The above was a long preamble to the fact that my life as a full-time writer has changed. I no longer own a house with a yard, nor do I have pets, and my children are adults with their own lives – and homes. I have cut back drastically on the number of additional “jobs” I take on. And yet – and here is the conundrum: why do I feel as though I am still as behind, and often as panicked about the business/busyness of a full-time writing career as I was while still a young(ish) mother trying to keep a household of five humans and up to six pets afloat?
I have tried to pinpoint what, exactly, accounts for my current state of feeling too busy, which leads to anxiety. I could blame social media, but I’m terrible at it. I have a Twitter account, but rarely tweet or even retweet, and then wonder why I don’t seem to be acquiring followers. I do not have Instagram or Facebook. Not to say you won’t see me there at some point soon, because I understand – trust me – I do understand that social media is very, very important for all of us, and let’s say, oh, number six on my long office to-do list is to generate a professional Facebook page. So I spend a lot of my “worry time” on what I’m not doing: I worry about my website, and how behind I am on keeping it up-to-date. I worry about my computer programs being current and running smoothly, and making sure my iPad and my iPhone are uploading and updating all the apps I am endlessly reminded about. I should be doing more on Goodreads. I should be getting new author photos taken, and I should be scheduling a dreaded meeting with my accountant. My inbox should not be so crammed with all those unanswered emails pertaining to my career. And, although unrelated to my work, let’s not bring up my avoidance of the treadmill.
But in spite of all the things I’m not doing, here’s the positive – what I am doing: writing and reading and travelling. While reading a book that inspires me, or writing a few lines I feel positive about, or travelling to a country that fills me with awe, my blood courses faster and my heart rattles in its cage. That troika that makes up my creative life keeps me open and learning, which makes me more understanding about the human condition, which should, hopefully, make the writing more…well, just more.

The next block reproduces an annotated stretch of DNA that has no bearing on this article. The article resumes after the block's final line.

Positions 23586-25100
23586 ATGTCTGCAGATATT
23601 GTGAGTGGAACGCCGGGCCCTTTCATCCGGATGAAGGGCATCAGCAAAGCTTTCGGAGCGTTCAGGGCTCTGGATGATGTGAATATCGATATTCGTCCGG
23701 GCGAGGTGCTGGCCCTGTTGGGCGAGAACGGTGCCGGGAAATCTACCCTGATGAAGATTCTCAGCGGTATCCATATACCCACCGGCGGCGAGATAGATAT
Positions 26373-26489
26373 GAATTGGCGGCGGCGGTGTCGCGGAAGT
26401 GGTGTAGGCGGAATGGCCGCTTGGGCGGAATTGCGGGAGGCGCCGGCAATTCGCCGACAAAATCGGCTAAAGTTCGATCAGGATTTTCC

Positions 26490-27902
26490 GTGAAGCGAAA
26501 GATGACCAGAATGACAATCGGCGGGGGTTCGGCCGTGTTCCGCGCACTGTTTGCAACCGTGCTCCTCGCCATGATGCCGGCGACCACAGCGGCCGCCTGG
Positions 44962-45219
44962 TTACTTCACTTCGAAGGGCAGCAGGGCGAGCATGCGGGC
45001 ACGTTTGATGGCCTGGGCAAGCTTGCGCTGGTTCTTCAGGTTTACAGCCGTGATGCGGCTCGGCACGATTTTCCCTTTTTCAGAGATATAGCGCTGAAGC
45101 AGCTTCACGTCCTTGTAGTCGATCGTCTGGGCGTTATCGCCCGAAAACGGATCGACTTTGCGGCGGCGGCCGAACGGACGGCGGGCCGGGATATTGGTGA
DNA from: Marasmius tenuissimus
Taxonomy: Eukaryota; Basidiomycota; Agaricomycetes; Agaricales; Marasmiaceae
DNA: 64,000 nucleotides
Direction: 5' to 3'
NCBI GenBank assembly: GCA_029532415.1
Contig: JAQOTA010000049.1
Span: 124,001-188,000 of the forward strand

So since my last post in October (even typing October gives me a twinge), I finished writing what had been, for quite a while, a novel-in-progress, and I read some books that blew me away, and I experienced a month and a half of foreign travel. I won’t be talking about the novel yet, because it’s too new. But the next post might be about how writing is, for the most part, rewriting. Or how libraries and/or bookstores have influenced my entire life. Or some of the humbling and heart-breaking and awe-inspiring parts of the world I have travelled through recently.
Now that I have made this promise in writing, I can’t back down…so the next post will show up when I can stop feeling I’m wasting too much energy worrying about it – and just do it.
I’d love to hear from any of you who also struggle to keep up – and how you cope!